Fire Ecology, 2017
Volume 13, Issue 1
Resilience of California Black Oak Experiencing Frequent Fire: Regeneration following Two Large Wildfires 12 Years Apart
Authors: Ethan J. Hammett, Martin W. Ritchie, and John-Pascal Berrill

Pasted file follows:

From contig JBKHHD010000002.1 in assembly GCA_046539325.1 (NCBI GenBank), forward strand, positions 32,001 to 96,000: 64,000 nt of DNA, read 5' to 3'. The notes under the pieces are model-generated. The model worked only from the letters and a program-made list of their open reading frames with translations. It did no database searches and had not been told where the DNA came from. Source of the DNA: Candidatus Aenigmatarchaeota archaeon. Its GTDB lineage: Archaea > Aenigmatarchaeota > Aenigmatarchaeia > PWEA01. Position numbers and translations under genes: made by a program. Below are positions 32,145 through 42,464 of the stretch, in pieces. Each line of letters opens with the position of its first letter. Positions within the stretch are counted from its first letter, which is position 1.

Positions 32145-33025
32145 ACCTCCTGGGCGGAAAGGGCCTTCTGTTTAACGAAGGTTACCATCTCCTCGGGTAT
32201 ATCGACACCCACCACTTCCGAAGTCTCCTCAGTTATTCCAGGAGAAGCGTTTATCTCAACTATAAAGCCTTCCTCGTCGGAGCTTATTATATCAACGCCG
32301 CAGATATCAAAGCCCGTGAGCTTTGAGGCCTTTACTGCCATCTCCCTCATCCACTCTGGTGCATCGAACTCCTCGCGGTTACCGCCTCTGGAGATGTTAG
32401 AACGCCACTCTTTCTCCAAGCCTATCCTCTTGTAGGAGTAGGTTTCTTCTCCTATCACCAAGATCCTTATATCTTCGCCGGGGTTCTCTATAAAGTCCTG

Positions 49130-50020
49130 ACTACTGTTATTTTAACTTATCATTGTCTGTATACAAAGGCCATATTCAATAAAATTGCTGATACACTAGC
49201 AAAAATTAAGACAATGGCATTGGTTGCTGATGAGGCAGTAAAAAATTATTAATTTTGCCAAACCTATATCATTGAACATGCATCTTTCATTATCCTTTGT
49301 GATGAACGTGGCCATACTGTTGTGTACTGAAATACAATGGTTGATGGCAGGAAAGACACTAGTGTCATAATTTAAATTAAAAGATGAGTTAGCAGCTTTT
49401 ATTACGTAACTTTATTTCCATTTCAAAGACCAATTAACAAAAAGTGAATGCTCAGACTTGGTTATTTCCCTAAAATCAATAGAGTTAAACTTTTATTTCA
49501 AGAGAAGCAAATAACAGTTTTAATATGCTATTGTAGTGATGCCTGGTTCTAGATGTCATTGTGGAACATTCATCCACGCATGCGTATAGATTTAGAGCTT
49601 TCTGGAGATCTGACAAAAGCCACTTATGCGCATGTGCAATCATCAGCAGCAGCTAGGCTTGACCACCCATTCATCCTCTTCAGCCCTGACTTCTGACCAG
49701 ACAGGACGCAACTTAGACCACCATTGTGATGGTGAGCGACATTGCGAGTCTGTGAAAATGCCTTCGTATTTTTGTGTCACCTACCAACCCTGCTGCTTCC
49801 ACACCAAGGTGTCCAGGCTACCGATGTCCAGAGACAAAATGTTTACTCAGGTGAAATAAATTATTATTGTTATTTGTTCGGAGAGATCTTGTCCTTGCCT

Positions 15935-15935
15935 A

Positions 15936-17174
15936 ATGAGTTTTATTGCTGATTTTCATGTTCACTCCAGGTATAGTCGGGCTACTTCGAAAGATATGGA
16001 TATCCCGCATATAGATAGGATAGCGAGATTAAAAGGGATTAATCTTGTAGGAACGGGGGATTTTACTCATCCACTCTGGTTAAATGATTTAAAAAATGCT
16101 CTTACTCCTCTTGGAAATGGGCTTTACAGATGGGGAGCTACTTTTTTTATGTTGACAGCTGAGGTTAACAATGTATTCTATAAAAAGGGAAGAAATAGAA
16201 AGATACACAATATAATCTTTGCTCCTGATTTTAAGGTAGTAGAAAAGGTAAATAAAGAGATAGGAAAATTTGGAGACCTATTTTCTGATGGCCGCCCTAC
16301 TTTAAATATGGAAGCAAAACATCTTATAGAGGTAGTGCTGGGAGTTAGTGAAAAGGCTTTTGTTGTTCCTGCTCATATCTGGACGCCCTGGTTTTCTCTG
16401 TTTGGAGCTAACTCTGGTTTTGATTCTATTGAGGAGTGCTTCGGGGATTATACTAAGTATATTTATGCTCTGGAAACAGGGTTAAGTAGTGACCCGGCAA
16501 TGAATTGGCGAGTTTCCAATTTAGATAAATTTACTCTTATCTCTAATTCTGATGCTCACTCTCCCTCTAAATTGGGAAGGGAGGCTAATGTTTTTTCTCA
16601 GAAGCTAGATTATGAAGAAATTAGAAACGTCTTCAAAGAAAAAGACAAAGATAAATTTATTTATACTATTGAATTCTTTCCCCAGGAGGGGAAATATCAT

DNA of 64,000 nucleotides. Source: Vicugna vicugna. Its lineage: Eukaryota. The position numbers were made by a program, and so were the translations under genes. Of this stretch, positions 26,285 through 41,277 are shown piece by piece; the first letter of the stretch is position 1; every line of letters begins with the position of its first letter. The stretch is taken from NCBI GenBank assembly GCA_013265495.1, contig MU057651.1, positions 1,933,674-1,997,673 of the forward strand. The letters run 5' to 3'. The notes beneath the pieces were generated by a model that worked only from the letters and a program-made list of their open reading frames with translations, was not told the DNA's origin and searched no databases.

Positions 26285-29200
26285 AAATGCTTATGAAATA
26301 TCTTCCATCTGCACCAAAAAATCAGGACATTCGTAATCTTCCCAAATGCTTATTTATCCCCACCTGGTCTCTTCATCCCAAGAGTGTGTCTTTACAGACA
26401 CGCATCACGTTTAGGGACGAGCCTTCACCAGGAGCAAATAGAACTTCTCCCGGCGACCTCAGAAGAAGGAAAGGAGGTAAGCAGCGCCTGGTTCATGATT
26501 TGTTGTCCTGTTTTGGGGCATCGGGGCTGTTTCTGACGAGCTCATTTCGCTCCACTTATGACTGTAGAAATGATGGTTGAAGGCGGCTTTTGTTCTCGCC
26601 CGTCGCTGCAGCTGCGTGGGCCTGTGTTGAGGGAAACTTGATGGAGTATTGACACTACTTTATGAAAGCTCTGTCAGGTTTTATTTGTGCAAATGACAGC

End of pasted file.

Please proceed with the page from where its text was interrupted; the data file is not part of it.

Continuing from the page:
Historically, oak woodlands in western North America were maintained by frequent fire that killed competing conifers. Today, these woodlands are often in decline as competition from conifers intensifies. Among oak species affected is the ecologically important California black oak (Quercus kelloggii Newberry). Within its range, large high-severity wildfires have become more common. We examined responses of black oak to two mixed-severity wildfires 12 years apart (2000 Storrie Fire and 2012 Chips Fire reburn). Regeneration was examined in relation to fire severity as measured by the Relative differenced Normalized Burn Ratio (RdNBR). We found that the RdNBR of the Storrie Fire was a useful predictor of the RdNBR of the Chips Fire reburn, suggesting that effects of the Storrie Fire on vegetation influenced fire behavior in the Chips reburn (t12 = 2.892, P = 0.014, n = 14, r = 0.641). After experiencing a second top-kill (complete cambium mortality above the root collar) in the Chips reburn, 95 % (99 of 104) of black oak sprout clumps resprouted. Twelve years after the Storrie Fire, we found lower proportions of sprout clumps produced acorns in places where more overstory trees survived the fire (t5 = -3.023, P = 0.029, n = 7, r = 0.804). After both fires, the crown volume of entire sprout clumps was lower in areas of higher live overstory tree basal area (Storrie Fire: t5 = 2.527, P = 0.053, n = 7, r = 0.749; Chips reburn: t5 = -3.597, P = 0.016, n = 7, r = 0.849). Our finding that most black oak survived successive top-kill from repeat fire suggested that repeated high-severity or mixed-severity fire is not an immediate threat to black oak presence on the landscape. Our findings also suggest that, if high-severity fire is followed by historically normal fire return intervals, rapidly regenerating black oak may be favored over conifers and recover from decline.